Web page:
I recently asked if you were seeing increasing supply chain weirdness. The responses were interesting: smaller package sizes, fewer choices, and odd shortages. I decided to look into some of the more notable shortages from 2020, like PPE, disinfectants, and ammunition, to see if things have improved at all. I also discovered ongoing and upcoming price increases you should be aware of.
- In many cases, shortages and high prices are caused by lack of packaging, shortages of raw materials, overwhelming demand, or sometimes simple gouging.
- PPE supplies are better than they were a year ago, but producers are struggling.
- Food prices are rising and are expected to continue rising.
- Garden seed shipments are delayed, but largely due to the overwhelming number of orders, not due to a shortage of seeds.
- Building materials are reaching record-high prices just before the spring building season.
- Fuel prices are also going up, in part due to cold weather and also because of optimism over the COVID vaccine.
- Ammunition remains hard to buy, even for police departments. It might pay to buy firearms that use less-popular calibers.
- The microchips and other components needed for things like computers and cars are in short supply, causing a backlog across a wide range of products.
PPE and medical supplies
Personal protective equipment like masks and gloves was one of the first things to see shortages at the start of the pandemic, and while things are much better than a year ago, the supply chain is still under intense strain.
The Association for Professionals in Infection Control and Epidemiology ran a survey last fall in which 73% of respondents said they were required to reuse respirators. Additionally, healthcare workers are also dealing with millions of counterfeit N95 respirators on the market.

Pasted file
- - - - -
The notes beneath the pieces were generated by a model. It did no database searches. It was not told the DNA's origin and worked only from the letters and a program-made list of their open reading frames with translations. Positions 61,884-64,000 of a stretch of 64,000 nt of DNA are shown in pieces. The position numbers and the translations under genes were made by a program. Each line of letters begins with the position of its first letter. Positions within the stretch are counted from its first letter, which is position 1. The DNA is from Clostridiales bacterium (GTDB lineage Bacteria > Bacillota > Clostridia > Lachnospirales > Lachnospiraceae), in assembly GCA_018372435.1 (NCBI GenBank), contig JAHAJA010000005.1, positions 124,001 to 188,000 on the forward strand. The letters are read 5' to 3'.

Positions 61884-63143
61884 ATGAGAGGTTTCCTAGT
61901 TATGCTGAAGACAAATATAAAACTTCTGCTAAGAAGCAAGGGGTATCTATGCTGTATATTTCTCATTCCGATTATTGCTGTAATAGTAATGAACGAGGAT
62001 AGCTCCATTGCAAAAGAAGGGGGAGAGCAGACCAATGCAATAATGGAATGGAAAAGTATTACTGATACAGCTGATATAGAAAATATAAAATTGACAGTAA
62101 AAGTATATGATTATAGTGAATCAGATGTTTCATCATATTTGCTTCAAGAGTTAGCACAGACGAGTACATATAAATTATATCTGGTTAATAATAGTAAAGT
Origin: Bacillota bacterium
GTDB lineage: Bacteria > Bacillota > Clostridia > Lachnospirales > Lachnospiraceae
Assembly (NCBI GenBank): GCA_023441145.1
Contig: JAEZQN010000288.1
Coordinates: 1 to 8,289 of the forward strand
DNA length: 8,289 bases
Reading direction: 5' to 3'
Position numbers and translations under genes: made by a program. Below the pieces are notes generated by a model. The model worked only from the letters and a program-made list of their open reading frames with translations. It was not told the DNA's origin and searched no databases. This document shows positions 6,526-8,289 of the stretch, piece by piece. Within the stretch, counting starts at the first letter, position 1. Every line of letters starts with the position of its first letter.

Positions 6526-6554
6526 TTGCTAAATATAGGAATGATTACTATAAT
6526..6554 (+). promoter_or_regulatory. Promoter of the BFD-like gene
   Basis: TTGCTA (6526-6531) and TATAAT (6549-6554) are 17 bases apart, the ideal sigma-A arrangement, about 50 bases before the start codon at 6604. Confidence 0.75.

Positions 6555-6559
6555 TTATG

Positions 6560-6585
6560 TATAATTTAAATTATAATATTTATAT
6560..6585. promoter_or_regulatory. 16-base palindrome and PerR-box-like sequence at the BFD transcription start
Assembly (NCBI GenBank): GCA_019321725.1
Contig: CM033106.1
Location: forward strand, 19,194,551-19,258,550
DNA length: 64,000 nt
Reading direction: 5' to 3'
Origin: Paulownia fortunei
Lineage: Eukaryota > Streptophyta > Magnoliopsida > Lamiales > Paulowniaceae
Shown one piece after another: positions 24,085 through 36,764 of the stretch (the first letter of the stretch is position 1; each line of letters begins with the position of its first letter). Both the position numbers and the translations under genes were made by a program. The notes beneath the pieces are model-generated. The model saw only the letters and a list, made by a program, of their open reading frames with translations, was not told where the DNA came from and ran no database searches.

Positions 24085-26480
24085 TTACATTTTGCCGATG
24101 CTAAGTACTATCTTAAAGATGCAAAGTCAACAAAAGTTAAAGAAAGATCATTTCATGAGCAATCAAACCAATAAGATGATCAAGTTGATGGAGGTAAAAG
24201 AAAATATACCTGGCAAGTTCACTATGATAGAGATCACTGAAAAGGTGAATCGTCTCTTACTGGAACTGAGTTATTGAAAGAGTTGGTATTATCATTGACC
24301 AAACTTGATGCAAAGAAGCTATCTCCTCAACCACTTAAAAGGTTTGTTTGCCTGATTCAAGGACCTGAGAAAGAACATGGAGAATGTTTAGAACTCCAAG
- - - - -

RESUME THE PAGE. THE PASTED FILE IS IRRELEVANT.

Gloves are also another hot item, with demand increasing 40% since COVID-19 vaccinations began. It takes about 35 days for medical groups to receive gloves.
Part of the problem is a shortage of raw materials, said Fisher Scientific in a message to customers in November. An American nitrile glove factory operated by Japan’s Showa Group is promising to triple its production capacity by next year, including a deal with an unspecified American chemical company to produce more nitrile.
The vaccines have also driven up demand for dry ice. Demand for dry ice in the United States has risen 1,138% year over year, and that demand is expected to continue rising. There are also issues sourcing enough steel, silicone, and borosilicate glass necessary to administer vaccines.
President Biden has signed an executive order using the Defense Production Act to mandate American manufacturers to make, among other things, more masks, gloves, and gowns, but that’s no guarantee that manufacturers will have the raw materials or the capacity to do so.